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11.09.08 Commentary

How I will vote in Pittsburgh

by Mark Stokoe

It wasn't supposed to be like this. The All- American Council was supposed be held in 2010, not 2008. We were supposed to listen to the usual boring reports - not discuss one from a Special Investigative Committee. The old Metropolitan was supposed to be re-affirmed in his leadership - not a new one chosen. The only debate was supposed to be about how much to raise the head tax - not how much to lower it.

It wasn't supposed to be like this at all.

And yet, by the Grace of God and the hard work of many, it will be.

Consider where the OCA was three years ago this very week: in response to Protodeacon's Wheeler's "Call to Accountability" detailing the financial and moral misdeeds of the preceding 15 years, the OCA reported:
"Our love and concern must be for the Church, Metropolitan Herman stated, adding that recent allegations, especially those circulated on the internet, are not for the good of the Church. In response to questions about earmarked donations, Father Strikis noted that such contributions are used as specified by the donors." (OCANews/11/5/2005)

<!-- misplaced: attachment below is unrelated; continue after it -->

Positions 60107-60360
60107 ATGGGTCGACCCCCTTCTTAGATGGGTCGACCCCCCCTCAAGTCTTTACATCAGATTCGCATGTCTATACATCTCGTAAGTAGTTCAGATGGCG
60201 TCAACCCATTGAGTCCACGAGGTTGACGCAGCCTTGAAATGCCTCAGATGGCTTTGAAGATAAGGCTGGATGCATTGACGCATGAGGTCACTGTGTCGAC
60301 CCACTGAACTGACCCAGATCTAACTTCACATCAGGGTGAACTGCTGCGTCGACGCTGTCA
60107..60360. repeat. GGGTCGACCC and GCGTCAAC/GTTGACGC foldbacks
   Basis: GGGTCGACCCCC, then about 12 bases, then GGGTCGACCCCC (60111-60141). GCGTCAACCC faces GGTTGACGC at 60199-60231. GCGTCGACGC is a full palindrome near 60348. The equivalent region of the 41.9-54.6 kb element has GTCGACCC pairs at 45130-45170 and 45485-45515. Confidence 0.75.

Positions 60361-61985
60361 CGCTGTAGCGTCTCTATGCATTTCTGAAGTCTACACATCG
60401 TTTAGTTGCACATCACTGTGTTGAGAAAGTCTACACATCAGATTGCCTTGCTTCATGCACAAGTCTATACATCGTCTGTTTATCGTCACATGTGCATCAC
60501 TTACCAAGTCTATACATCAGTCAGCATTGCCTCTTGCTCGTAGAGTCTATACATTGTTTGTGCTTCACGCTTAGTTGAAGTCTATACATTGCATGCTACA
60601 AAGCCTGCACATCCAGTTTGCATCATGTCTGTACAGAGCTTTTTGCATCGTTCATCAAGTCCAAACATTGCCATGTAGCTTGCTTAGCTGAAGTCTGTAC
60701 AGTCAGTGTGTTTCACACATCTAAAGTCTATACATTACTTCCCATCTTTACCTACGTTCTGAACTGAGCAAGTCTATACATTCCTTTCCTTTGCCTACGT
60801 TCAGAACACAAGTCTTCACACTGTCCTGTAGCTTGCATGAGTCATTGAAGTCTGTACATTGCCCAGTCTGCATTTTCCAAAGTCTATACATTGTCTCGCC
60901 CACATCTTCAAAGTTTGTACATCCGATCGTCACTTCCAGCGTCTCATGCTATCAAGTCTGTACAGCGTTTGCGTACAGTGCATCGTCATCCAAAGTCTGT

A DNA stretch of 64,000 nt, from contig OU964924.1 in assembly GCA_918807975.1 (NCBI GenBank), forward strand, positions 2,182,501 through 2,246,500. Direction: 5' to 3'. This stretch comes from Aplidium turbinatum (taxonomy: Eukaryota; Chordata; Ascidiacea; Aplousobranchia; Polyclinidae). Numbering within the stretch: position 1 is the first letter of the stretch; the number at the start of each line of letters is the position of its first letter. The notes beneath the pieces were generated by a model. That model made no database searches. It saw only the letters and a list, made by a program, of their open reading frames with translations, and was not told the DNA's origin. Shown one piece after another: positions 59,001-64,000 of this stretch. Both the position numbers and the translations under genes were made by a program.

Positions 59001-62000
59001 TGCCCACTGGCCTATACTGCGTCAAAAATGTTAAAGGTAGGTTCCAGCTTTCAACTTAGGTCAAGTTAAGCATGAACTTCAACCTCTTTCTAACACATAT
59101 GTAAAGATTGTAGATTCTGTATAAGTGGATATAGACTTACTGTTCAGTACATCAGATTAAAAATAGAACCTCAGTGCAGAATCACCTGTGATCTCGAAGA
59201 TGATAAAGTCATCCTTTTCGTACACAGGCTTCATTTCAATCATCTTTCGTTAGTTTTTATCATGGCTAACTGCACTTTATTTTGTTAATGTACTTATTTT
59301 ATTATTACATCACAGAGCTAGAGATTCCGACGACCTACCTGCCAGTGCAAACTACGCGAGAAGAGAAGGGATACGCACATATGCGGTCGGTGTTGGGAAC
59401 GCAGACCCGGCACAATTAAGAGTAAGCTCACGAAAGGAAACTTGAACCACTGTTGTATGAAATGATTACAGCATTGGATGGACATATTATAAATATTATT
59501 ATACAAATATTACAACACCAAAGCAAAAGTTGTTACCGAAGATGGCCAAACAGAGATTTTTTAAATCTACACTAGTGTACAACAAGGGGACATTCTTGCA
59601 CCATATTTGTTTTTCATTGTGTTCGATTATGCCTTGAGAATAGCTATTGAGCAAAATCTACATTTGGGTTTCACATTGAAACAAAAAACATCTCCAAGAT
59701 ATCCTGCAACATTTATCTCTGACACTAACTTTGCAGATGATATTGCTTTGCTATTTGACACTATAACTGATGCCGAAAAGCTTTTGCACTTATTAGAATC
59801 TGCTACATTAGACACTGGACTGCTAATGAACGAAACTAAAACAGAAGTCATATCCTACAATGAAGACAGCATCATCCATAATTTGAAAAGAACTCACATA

Diversions and outright lies had become standard operating procedure in a central administration that ignored widespread financial irregularities, tolerated administrative malfeasance, encouraged corporate complacency, in a general culture of incompetence. The OCA, despite the glittering facade - or rather, in large part because of it - was dying.

No more.

In the past three years, the financial irregularities have been exposed, the complacency overcome, and the incompetent and criminal removed from office:

• the former Metropolitan and his heir apparent in Alaska were forcibly removed from office by a Synod who could no longer ignore their misdeeds.

• the former Chancellor and his entire staff were swept from office and replaced by more competent, moral men.

• the Metropolitan Council, once moribund, is complacent no more, but actively participating in overeeing the administration and defending our conciliar Church.